Figure 1.2 Range to position and time domain transformations in PPP data processing illustrating the different domains of PPP error sources (Seepersad and Bisnath 2014a).

It is necessary when processing data with a PPP algorithm to mitigate all potential error sources in the system. As a result of the undifferenced nature of conventional PPP, all errors caused by the space segment, signal propagation and signal reception directly impact the positioning solution. Error mitigation can be carried out by modelling, estimating, eliminated through linear combinations of the measurements or filtering through time averaging. As previously mentioned, there are additional corrections which have to be applied to pseudorange and carrier-phase measurements such as phase wind-up, antenna phase centre offset and geophysical effects, in addition to other commonly known effects such as relativistic correction in order to have a complete observation model in PPP. Presented in Table 1.1 is a summary of all corrections accounted for and the applied within the mitigation strategy.

Table 1.1 Summary of error sources in PPP, mitigative strategy and residuals (Seepersad and Bisnath 2014a)

Effect Magnitude Domain Mitigation method Residuals
Ionosphere 10s m range linear combination; estimation few mm
Troposphere few m range modelling; estimation few mm
Relativistic 10 m range modelling mm
Satellite phase centre; variation m - cm position; range modelling mm
Code multipath; noise 1 m range filtering 10s cm - mm
Solid Earth tide 20 cm position modelling mm
Phase wind-up (iono-free) 10 cm range modelling mm
Ocean loading 5 cm position modelling mm
Satellite orbits; clocks few cm position; range filtering cm - mm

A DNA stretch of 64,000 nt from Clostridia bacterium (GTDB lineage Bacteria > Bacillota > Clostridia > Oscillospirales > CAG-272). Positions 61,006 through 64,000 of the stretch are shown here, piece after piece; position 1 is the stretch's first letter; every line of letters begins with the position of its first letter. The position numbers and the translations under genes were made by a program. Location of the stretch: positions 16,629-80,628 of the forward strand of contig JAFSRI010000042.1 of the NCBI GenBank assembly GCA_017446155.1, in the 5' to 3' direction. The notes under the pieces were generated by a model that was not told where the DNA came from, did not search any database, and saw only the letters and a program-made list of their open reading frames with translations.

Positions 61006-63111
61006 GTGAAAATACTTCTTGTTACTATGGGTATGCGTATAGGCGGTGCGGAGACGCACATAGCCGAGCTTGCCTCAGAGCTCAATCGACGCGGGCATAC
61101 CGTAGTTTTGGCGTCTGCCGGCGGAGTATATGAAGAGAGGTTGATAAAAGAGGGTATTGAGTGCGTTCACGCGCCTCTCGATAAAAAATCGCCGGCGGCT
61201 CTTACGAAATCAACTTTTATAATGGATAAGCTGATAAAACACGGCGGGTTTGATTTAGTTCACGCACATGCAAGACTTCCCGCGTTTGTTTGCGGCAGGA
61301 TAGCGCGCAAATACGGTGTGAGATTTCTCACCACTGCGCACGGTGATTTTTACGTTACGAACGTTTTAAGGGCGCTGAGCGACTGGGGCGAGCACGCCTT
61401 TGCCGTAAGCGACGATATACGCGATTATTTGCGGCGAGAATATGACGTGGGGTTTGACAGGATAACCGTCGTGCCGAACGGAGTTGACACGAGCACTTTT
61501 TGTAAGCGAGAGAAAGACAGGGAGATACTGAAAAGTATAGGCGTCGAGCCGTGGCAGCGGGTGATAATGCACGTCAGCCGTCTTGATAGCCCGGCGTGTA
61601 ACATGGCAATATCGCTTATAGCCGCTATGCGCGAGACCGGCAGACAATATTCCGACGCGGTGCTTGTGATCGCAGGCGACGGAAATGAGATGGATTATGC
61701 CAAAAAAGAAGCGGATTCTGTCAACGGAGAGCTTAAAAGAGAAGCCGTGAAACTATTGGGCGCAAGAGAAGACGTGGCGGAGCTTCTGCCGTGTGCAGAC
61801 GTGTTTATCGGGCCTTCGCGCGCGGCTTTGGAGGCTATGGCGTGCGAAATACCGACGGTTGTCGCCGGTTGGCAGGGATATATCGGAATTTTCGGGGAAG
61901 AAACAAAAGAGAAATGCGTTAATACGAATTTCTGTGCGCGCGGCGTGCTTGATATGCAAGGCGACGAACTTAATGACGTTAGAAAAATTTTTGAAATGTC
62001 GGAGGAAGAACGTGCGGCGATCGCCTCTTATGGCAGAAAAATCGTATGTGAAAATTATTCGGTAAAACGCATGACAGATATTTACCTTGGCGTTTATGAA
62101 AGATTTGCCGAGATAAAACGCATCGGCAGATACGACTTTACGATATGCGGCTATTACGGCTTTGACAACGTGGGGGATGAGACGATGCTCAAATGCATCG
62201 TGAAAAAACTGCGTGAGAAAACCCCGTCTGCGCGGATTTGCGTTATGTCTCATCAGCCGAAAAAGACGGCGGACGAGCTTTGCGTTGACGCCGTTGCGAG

Phase multipath; noise 1 cm range filtering cm - mm
Receiver phase centre; variation cm - mm position; range modelling mm
Pole tide few cm position modelling mm

PPP is considered a cost-effective technique as it enables sub-centimetre horizontal and few centimetre vertical positioning with a single receiver under ideal conditions with few hours of GNSS data (Seepersad 2012) in contrast to the methods such as relative GNSS, RTK and Network RTK that require more than one receiver. PPP can be used for the processing of static and kinematic data, both in real-time and post-processing. PPP’s application has been extended to the commercial sector, as well in areas such as agricultural industry for precision farming, marine applications (for sensor positioning in support of seafloor mapping and marine construction), airborne mapping and vehicle navigation (Bisnath and Gao 2009). In rural and remote areas where precise positioning and navigation is required, and no reference stations are available, PPP proves to be an asset. Based on PPP’s performance, it may be extended to other scientific applications such as ionospheric delay estimation, pseudorange multipath estimation, satellite pseudorange bias and satellite clock error estimation (Leandro 2009).

One of the major limitations of conventional PPP has been its relatively long initialization time as carrier-phase ambiguities converge to constant values and the solution reaches its optimal precision. PPP convergence depends on a number of factors such as the number and geometry of visible satellites, user environment and dynamics, observation quality and sampling rate (Bisnath and Gao, 2009). As these different factors interplay, the period of time required for the solution to reach a pre-defined precision level will vary (Seepersad 2012).

Within academia, industry and governments, there are key areas of focus within the PPP PPP GNSS measurement processing. These research areas include ambiguity resolution, integration of PPP and INS, precise atmospheric models, using multi-GNSS constellations and processing data collected with low-cost (single-frequency) receivers, illustrated in Figure 1.3. The improvements that these different methods to PPP can be categorized in terms of reduction of the initial and re-convergence period of PPP and improvement in solution accuracy.

Figure 1.3: Current research areas in Precise Point Positioning.